Interview: Smooth, Addictive, Harmonious and 100% Contagious—Miguel Campbell Readies New Album For Hot Creations

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miguel-campbell

Hot Creations has yet another stellar release on the horizon to mark your calendar to. Jamie Jones and Lee Foss are marking a first for their imprint with the upcoming release of Miguel Campbell’s album, Back In Flight School.

Smooth, addictive, harmonious and 100% contagious, Back In Flight School is deep house at it’s finest with a little disco and funk and just the right amount of pop appeal. No doubt this album will bear some EDM culture fruit for the rising star and the do-no-wrong label.

The first time Campbell popped up on our radar was last year with his debut release on Hot Creations, the aptly titled tune “Something Special.” That tune shot up Beatport’s chart and this new album will surely make plenty of end of year charts.

I feel that I can cope with the massive changes that I have seen in my life much better now, as a result of my accumulative experiences.

So you seem to have a lot of skills, were you born with them? Did you learn from others, teach yourself?

I grew up listening to lots of different types of music and whilst in middle school, I began DJing at the school youth club. When I started to hit the clubs in my teen years, I began to listen to and DJ dance music. I was always into playing around with pianos and keyboards too, however, this was not something that I took seriously until later on. When I began producing music, I realized that an understanding of music theory was important and so I took a short series of piano lessons to help understand the theory a bit better. In the early days, whilst learning the technical aspects of music production, I would always ask questions and seek answers from the people around me who were producing. Most of these guys would keep the answers to themselves but my friend Paul Woolford would always take the time to discuss various aspects of production with me and help with anything that I was ready to know the answer to although the majority of what I now know was gained by reading lots and constantly practicing the techniques that I was reading about.

Is there a particular musician or an era that has influenced what you’re doing today?

The Italian piano house era of the early ‘90s has really influenced the emotional content of my music. It was a time when records were full of great love, happiness and sorrow. I continue to believe that emotions are an important component of the music experience and that music, along with other experiences, has a capacity to heighten emotional life. Music makes us cry, sing, dance, shiver and evokes happy and sometimes even painful memories. I try to convey my emotions through my music and I believe an emotional interpretation of a track is personal and connected to individual experiences.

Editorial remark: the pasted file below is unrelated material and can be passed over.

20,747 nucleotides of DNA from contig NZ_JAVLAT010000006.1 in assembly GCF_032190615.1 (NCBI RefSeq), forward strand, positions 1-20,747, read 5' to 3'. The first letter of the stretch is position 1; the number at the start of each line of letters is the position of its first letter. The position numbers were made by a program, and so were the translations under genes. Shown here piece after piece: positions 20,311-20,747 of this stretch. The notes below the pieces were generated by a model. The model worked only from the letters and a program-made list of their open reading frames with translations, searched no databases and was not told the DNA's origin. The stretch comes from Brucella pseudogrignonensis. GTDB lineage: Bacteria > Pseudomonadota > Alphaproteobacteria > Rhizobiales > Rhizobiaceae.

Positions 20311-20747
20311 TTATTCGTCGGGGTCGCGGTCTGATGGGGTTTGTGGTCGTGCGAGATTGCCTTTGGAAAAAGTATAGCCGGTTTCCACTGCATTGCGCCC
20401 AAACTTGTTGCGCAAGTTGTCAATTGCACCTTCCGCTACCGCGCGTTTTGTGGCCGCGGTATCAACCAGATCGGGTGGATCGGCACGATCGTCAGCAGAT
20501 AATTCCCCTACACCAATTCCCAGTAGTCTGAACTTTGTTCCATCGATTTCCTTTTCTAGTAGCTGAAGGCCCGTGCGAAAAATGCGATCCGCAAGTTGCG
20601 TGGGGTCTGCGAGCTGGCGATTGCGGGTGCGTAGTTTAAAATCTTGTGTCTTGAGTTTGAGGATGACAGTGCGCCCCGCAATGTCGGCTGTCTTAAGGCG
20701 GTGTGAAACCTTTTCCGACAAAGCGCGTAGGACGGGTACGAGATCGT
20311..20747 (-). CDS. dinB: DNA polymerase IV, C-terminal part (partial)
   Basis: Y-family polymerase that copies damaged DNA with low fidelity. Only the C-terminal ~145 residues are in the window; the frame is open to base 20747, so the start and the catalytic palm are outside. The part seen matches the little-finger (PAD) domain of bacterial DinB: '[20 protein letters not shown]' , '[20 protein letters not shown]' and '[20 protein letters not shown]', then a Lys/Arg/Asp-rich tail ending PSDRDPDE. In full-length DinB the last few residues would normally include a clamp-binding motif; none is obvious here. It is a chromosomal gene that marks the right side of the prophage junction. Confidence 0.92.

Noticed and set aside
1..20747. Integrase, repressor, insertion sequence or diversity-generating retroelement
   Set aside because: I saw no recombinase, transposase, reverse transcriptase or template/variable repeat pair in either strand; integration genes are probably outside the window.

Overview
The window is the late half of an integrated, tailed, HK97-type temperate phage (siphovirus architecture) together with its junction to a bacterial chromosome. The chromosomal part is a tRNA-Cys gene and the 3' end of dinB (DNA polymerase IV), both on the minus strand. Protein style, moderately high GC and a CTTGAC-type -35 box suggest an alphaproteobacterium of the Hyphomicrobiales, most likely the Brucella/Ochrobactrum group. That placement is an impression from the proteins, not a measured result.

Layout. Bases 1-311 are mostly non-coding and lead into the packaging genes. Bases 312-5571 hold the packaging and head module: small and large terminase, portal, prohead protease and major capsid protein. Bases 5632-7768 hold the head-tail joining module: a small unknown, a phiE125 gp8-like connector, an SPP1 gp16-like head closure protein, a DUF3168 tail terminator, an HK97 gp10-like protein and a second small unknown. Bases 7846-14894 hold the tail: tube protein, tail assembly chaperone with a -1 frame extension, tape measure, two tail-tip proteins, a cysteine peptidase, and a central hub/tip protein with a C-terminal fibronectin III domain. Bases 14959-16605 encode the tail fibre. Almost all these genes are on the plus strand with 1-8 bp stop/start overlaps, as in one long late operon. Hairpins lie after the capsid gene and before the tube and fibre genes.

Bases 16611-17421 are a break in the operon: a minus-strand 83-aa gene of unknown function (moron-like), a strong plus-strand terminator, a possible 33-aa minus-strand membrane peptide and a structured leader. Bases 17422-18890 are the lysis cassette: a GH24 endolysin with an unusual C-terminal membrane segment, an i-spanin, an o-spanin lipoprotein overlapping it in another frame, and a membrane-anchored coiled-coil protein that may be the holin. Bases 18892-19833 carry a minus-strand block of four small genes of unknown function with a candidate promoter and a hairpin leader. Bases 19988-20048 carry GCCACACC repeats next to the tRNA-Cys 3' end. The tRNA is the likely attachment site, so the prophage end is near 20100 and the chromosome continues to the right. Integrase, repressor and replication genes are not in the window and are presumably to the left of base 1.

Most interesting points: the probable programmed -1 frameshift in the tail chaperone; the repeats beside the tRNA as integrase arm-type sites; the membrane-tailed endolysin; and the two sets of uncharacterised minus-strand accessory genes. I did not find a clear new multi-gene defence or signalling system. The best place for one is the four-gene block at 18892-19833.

If you were starting out now, would you do anything differently?

I don’t think I would have done anything differently as I have learnt so much by the way I have progressed my career. I can now see that there were ways that I could have made my music more popular at an early stage but the truth is that I am happy with the way things have progressed and I feel that I can cope with the massive changes that I have seen in my life much better now, as a result of my accumulative experiences.

What’s the secret to your success?

The answer is no real secret. Try your best, believe in yourself and keep the faith.

The movement from CD to MP3 is seen as the most recent paradigm shift in the music business. What will be/cause the next big shake up?

Music technology is designed to help us and not to hinder what we do. This doesn’t mean that you have to go with all of the latest gear and utilize the changes that technology throws at us. It is important to go with what personally suits you best.

What is the most colorful/memorable incident you have involving a fan?

It is impossible for me to mention just one incident as I meet so many amazing people whilst touring and these people often provide amazing feedback as to how much they enjoy my music and how my music has changed their lives. To know that people listen to my music to help them feel better through their dark times is extremely touching and I feel happy to know that I have been able to provide some sort of light for them during these times.

How and why did you get your start? Any interesting anecdotes there?

It was my friend Richy Ahmed and my homies Eli and Charlie from Soul Clap who really showed the first signs of great belief in my music and consequently helped have my music signed to Hot Creations and Wolf + Lamb respectively.

I typically visualize turtles when listening to music, what about you?

Nowadays, as boring as it may seem, I usually visualize the software and equipment that is used during the process of song writing when listening to music. Of course, I often think of many different scenarios where tracks could be applied but music making as a passion means that I always try to envisage how the music was made and the gear that may have been used.

If you could slip a personal fortune into a cookie at the factory what would it read?

Hold on to the spirit of discovery.

Which do you prefer, a smoky, low-lit club or a big stage with bright lights and colored gels?

I really do enjoy both of those. As a clubber, I definitely prefer the darker more intimate vibes and I also enjoy DJing at the more intimate venues but there is a real sense of achievement to be gained from playing on a large festival type stage with good lighting and a vast number of fans enjoying the music I play.

Back In Flight School drops November 16th via Hot Creations. Miguel Campbell also runs his own imprint, Outcross Records, and has a bunch of new coming up by other artists.